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5.1 static

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5.1 static

  1. 1. 5.1 Static 9 January 2011 Have you ever received a static electric shock? Where? What caused it?
  2. 2. What do the following pictures have in common?
  3. 3. Aims Show that when insulating objects are rubbed together they become charged Explain that there are repulsive forces between objects with similar charge and attractive forces with opposite charges State that a flow of charge is a current
  4. 4. Triboelectric effect (charging by rubbing)
  5. 5. Charges and electrostatics
  6. 6. Rub an acetate rod with a cloth. cloth acetate rod
  7. 7. After it has been rubbed, the rod has a positive charge, and the cloth has a negative charge. A possible explanation is that some electrons have been transferred from the cloth to the rod. both are charged
  8. 8. polythene rod polythene rod rubbed ends repel The ends of two polythene rods rubbed with a cloth will repel each other.
  9. 9. If one polythene rod is replaced with a rubbed acetate rod, the two ends will attract. polythene rod acetate rod rubbed ends attract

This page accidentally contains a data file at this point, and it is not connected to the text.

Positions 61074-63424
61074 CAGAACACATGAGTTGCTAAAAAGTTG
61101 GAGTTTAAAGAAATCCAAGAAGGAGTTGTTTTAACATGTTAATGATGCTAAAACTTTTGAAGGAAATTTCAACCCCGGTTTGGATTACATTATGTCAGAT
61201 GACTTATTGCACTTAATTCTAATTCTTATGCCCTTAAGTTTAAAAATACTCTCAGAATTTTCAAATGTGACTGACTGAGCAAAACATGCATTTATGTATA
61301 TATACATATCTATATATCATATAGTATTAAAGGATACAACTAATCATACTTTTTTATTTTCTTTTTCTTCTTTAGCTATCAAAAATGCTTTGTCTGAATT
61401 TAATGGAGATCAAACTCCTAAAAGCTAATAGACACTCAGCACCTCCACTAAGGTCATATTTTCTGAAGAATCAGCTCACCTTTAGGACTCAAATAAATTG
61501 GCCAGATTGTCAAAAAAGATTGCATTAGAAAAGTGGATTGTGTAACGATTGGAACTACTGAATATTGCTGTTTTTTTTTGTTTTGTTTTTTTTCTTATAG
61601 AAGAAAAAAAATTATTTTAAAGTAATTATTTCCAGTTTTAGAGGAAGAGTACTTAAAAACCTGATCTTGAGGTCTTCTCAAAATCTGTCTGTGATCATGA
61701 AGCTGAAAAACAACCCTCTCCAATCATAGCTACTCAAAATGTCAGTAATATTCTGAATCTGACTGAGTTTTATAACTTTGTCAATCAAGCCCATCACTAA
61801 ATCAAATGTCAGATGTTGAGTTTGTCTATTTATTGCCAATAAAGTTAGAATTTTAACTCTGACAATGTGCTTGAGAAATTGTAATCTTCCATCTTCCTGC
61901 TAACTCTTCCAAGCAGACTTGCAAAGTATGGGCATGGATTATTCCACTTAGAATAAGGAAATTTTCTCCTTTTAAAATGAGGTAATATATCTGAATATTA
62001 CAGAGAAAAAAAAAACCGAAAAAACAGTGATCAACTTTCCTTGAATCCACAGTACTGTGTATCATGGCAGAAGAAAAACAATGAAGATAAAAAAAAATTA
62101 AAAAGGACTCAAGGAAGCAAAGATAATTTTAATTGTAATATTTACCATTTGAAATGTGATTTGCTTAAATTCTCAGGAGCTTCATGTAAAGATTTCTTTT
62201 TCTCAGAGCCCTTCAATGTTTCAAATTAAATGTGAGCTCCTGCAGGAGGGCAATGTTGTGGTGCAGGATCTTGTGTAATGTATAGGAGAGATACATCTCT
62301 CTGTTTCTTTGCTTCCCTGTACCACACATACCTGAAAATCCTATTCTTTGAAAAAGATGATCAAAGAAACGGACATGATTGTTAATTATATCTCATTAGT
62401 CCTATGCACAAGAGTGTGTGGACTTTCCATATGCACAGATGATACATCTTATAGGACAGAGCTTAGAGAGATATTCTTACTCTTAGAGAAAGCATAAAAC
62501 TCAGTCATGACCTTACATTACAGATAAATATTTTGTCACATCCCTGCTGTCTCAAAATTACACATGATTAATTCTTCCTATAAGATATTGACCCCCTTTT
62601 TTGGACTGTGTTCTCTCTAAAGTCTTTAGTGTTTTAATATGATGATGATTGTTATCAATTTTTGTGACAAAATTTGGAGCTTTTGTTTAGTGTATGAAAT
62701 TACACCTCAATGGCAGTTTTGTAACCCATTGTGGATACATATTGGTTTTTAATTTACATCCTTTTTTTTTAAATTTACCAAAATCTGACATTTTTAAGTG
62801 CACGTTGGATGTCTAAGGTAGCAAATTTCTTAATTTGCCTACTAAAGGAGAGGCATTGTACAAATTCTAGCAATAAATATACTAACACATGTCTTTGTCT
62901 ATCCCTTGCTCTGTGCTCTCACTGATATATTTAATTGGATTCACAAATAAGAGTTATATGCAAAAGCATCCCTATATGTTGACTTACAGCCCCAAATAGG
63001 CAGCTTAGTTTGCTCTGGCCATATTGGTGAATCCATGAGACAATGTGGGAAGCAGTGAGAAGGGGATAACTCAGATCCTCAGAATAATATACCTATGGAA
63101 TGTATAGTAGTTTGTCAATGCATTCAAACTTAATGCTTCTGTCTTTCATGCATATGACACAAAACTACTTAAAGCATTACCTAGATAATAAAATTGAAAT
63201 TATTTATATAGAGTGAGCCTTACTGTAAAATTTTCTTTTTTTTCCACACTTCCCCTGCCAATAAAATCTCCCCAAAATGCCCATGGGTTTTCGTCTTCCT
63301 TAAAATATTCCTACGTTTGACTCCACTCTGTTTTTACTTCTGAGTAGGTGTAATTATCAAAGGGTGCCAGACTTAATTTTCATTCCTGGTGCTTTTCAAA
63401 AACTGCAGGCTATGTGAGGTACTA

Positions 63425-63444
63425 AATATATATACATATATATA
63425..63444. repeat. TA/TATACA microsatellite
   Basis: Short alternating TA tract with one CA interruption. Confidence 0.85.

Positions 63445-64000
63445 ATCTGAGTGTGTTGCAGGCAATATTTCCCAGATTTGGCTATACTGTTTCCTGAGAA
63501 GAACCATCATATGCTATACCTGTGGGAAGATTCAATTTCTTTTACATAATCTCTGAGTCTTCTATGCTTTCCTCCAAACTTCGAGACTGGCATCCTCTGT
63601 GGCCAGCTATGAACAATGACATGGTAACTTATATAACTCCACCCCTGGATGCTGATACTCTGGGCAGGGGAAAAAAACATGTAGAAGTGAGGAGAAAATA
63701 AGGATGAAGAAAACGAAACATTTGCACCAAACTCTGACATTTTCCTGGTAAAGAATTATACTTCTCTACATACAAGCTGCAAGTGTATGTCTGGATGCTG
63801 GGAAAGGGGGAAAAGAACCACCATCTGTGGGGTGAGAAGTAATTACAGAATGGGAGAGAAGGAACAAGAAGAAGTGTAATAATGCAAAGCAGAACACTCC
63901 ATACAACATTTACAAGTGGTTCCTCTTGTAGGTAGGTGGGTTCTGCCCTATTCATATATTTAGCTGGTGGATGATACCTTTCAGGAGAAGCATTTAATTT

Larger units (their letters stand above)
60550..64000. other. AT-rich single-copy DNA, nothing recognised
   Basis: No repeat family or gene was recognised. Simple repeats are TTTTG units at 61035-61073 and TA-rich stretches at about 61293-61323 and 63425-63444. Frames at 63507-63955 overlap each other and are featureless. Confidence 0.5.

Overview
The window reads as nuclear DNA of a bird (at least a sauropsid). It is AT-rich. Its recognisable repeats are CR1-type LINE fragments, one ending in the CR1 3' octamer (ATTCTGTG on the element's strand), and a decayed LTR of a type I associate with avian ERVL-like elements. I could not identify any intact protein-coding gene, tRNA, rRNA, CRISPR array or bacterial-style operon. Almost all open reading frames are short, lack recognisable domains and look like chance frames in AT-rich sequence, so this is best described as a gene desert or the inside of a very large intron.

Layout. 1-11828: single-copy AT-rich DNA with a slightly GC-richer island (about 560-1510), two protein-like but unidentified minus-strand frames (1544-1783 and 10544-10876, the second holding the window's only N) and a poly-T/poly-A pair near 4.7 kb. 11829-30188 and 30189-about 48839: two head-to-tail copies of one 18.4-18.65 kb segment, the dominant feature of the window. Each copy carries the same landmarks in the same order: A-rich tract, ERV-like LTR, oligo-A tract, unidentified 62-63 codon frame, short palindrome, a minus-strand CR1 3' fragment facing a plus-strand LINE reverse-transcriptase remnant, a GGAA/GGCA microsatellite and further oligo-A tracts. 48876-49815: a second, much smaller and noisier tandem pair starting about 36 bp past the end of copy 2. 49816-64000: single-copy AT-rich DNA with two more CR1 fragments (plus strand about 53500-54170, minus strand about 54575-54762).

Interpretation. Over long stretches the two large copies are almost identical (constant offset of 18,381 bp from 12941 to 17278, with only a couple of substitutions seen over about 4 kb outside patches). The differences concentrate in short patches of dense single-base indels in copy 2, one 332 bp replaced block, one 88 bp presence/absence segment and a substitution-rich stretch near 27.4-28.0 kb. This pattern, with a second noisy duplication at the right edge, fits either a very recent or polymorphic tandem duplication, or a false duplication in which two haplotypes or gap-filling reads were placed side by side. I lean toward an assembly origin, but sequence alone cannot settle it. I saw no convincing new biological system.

10. 10. It can be shocking.
  11. 11. It can be annoying – or even dangerous.
  12. 12. It can be annoying – or even dangerous.
  13. 13. It can be annoying – or even dangerous.
  14. 14. It can be annoying – or even dangerous.
  15. 15. It can be useful.
  16. 16. It can be useful.
  17. 17. It can be useful.
  18. 18. It can be useful.
  19. 19. Charging by rubbing Electrical effects can be produced by rubbing two materials together When you rub a piece of plastic it is somehow changed, it can then effect objects at a distance. The plastic has been charged
  20. 20. Two types of charge If you rub identical plastic rods and then hold them close together, the rods push apart – they repel The forces they exert on each other are very small, so you can only see the effects if one of the rods are free to move If you do this with different plastic you find some pairs that attract each other The explanation is that there are two kinds of charge, we call this positive and negative
  21. 21. Where does this charge come from? Scientists believe that charge is not made but is moved around when two objects rub If you rub a plastic rob with a cloth, both the rod and the cloth become charged Each object gets a different charge; rubbing separates charge!

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